The Crown Hotel built circa 1856 is reputed to have been a favourite haunt of ‘Lady of the Night’ Maggie Mae, who in the Beatle words ‘ will never walk down Lime Street anymore’ as she was reputed to have been sent to Botany Bay for thieving!  The first floor now houses a comedy club.
The 18 foot nude bronze statue over Lewis’s Department Store has been nicknamed ‘Dickie Lewis’ and we were told that when it was erected some staff of a ‘delicate nature’ went on strike! Another story is that when first put up there the statue leaned further forward but was later moved back to its current position because when it rained it looked as if he was weeing over the street! I just loved the stories we heard from the tour guides - true or not!
Graduation Day at the Catholic Cathedral - affectionally called Paddy’s Wigwam!
One of John Moores University College Buildings - this one is so intricately decorated
The beautiful spires of the Catholic Church are caught in the sun’s rays
Looking down Hope Street towards the docks
The Philarmonic Dining Rooms - more another time!
Left Luggage - of the concrete type near the station!
The beautiful St Luke’s Church was bombed out ... 
… on Monday May 5th 1941 by an incendiary bomb dropped by the Lufftwaffe during the seven day long Liverpool Blitz, but still stands proud today.
Liverpool Marina based within Brunswick Dock
Rock ’n’ Roll (6th from right) in Salthouse Dock.
We alighted from the tour bus several times to walk - more on these areas soon!

Friday, 26 July 2013

Leaving Scouse-land - and drugs ...

Catch-ups of our visit to Liverpool will have to wait as we left yesterday after a fantastic 13 days around this fascinating city!  I will post our adventures though over the next week or so - something for you to look forward to - I hope!
Reversing from our mooring just before 08:45 ...
… a bit chilly this early so Molly is cuddling down under her cover!
Looking back under Stanley Dock Bridge nb Nuggler is following us out
The first two boats are now in the entrance of Mann Island Lock and nb Web of Dreams and ourselves are attempting to stay out of the cross wind while we await our turn.
The builders have nearly completed this building - yesterday I noticed this ‘cherry picker’ right at the top of the building - certainly not a job for me!
Our turn now
Under that lovely bridge keeping the bouys to our right
Water or air bubbling fiercely up - I wonder what that’s about?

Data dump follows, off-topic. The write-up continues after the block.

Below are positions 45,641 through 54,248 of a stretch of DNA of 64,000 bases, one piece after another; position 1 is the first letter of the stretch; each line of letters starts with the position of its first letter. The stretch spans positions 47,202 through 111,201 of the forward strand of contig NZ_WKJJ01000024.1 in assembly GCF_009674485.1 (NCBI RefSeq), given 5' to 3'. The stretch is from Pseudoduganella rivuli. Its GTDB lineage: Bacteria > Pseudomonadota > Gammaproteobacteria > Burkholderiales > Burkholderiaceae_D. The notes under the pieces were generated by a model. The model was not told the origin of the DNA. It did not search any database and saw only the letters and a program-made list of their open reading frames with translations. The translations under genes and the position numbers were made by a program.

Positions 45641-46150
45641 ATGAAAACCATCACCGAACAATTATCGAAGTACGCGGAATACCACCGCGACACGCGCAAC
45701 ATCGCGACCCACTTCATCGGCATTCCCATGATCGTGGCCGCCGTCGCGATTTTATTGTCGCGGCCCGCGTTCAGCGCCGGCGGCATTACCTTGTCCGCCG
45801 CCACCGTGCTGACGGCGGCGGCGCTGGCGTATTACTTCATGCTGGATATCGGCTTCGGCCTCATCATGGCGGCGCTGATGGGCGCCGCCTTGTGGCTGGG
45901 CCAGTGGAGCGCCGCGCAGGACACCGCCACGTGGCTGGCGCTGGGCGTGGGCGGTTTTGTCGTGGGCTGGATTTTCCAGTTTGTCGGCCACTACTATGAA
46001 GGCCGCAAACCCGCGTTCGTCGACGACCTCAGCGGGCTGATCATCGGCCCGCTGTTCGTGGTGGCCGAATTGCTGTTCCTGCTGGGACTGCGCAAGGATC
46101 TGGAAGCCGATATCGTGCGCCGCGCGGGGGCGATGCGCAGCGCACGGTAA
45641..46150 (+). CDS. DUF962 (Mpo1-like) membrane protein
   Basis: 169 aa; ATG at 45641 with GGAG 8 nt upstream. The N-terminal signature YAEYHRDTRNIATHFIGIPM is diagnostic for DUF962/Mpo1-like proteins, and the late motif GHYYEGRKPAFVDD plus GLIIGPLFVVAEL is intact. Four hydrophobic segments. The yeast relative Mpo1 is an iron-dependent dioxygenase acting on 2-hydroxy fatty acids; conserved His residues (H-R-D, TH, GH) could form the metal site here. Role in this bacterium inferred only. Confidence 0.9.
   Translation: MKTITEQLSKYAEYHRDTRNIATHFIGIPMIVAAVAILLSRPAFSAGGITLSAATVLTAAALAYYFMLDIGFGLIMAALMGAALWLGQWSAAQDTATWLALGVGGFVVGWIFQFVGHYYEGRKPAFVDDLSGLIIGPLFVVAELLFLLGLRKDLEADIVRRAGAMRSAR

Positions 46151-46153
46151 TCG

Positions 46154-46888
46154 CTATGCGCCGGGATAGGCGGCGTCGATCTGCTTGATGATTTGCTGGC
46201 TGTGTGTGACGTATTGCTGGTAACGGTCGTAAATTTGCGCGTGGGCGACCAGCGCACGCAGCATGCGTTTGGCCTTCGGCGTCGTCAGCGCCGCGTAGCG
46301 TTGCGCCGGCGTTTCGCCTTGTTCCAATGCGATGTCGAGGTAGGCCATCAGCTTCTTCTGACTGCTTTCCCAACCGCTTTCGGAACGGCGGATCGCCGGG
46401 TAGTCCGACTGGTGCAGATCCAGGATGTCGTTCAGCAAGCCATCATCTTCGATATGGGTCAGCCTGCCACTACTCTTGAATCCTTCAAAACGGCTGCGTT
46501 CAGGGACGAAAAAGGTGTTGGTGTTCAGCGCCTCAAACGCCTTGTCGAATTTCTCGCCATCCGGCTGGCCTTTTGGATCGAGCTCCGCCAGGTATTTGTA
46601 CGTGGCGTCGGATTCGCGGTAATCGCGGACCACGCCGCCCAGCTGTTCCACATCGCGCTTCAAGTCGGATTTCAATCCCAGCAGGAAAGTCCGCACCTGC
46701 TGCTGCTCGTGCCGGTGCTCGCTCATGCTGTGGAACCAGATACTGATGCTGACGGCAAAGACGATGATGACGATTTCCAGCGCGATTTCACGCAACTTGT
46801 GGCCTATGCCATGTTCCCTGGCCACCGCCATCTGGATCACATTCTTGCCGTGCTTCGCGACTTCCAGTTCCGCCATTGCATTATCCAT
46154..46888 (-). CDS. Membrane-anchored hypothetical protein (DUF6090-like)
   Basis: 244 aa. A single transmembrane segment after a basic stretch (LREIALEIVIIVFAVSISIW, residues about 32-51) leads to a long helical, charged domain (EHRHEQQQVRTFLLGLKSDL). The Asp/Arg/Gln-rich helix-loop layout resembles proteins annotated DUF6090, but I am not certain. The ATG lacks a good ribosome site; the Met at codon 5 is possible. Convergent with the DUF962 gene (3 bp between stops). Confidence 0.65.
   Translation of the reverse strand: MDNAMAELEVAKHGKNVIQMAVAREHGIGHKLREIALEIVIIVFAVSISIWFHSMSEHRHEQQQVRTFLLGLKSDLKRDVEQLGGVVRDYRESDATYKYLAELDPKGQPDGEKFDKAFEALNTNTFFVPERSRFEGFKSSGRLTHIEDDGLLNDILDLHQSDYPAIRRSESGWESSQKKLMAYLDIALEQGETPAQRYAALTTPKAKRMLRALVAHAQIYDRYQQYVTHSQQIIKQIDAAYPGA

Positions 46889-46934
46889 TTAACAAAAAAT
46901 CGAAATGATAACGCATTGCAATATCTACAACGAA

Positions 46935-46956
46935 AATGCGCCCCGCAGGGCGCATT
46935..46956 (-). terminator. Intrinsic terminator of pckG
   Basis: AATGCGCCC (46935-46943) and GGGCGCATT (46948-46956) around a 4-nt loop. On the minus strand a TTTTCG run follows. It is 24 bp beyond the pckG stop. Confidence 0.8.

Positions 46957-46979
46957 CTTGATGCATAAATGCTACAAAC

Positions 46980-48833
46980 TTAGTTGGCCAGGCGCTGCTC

Passing the disused locks into the River Mersey
I’ve been impressed by the design of lamp-posts around the dock area of Liverpool and these cormorants are taking full advantage of these!
Sharp right here ...
Ooh, why are they waiting there?
The restaurant boat is also waiting and this guy wanted to know how many boats were coming through - there were 11 boats on the way out today ...
Glad he kept over as there wasn’t much room left and those struts were low indeed!
Another two boats waiting around the corner, they should have entered Salthouse Dock yesterday but apparently swing bridge 6 was out of commission for a while yesterday and they had to wait overnight at Litherland Services.
The factory opposite the Tobacco Warehouse is being remodelled into flats
Sharing the bottom lock with nb Web of Dreams
Another of those stunningly designed lamp-posts
We had to wait about 40 minutes for the convoy of boats and CRT to arrive at Netherton Swing Bridge (6) meanwhile the engineer was still working on the gearing to get it open.  After about another 10 minutes or so he was ready to test it - it eventually opened and off we go again ...
… the rest of the conway close behind.
Less than 10 minutes later the rain was like stair-rods ...
… and out came the umbrellas for the steerers and the crews disappeared inside!
I didn’t last for long though and the hot humid weather returned.  Here we’re going through Hancocks Swing Bridge (9) which was operated once again by CRT staff - thanks guys - a brilliant job!
Lovely to look at but we don’t want it up the weed hatch!
Last swing bridge of the day for the convoy - the first to arrive swung the bridge and then had to wait for 8 boats to go through before they could close it - fortunately they were mooring up here anyway.(two boats had stopped at Litherland services).

We carried on to Melling Stone Bridge (11) as I’ve arranged a Tesco delivery for Saturday.
Between the swing bridge and our mooring we saw a large amount of black/grey bin bags floating on the surface ...
… and thought that they’d been blown there ...
… perhaps from the local farm.

It was soon after putting in the mooring pins that the ‘area bailiff’ passed in his canoe and explained that last night about 11:30 he saw a van stop on the top of the canal bridge, open the rear doors and throw, I thought he said 225 bags, but perhaps I misheard and it was 25 bags, into the canal and that they were full of drugs. He also said that this is not the first time it’s happened and that sometimes they’ve been dumped on the canal side (perhaps if boats were moored here).  He said that he’d rung the police at the time and they had attended the scene this morning, and that the water authorities had also been informed.  I rang CRT to see if they were aware and was told that they were and that as soon as men were available they would come out to clear up.

It’s 2pm as I write this and still no-one has arrived - we are beginning to disbelieve what we’ve been told - surely the authorities cannot be ignoring the fact that these bags, if full of drugs, can be left in the canal for ‘another interested party’ to lift out ..

… or indeed for the remainder to sink and pollute the water and kill the waterfowl and fish????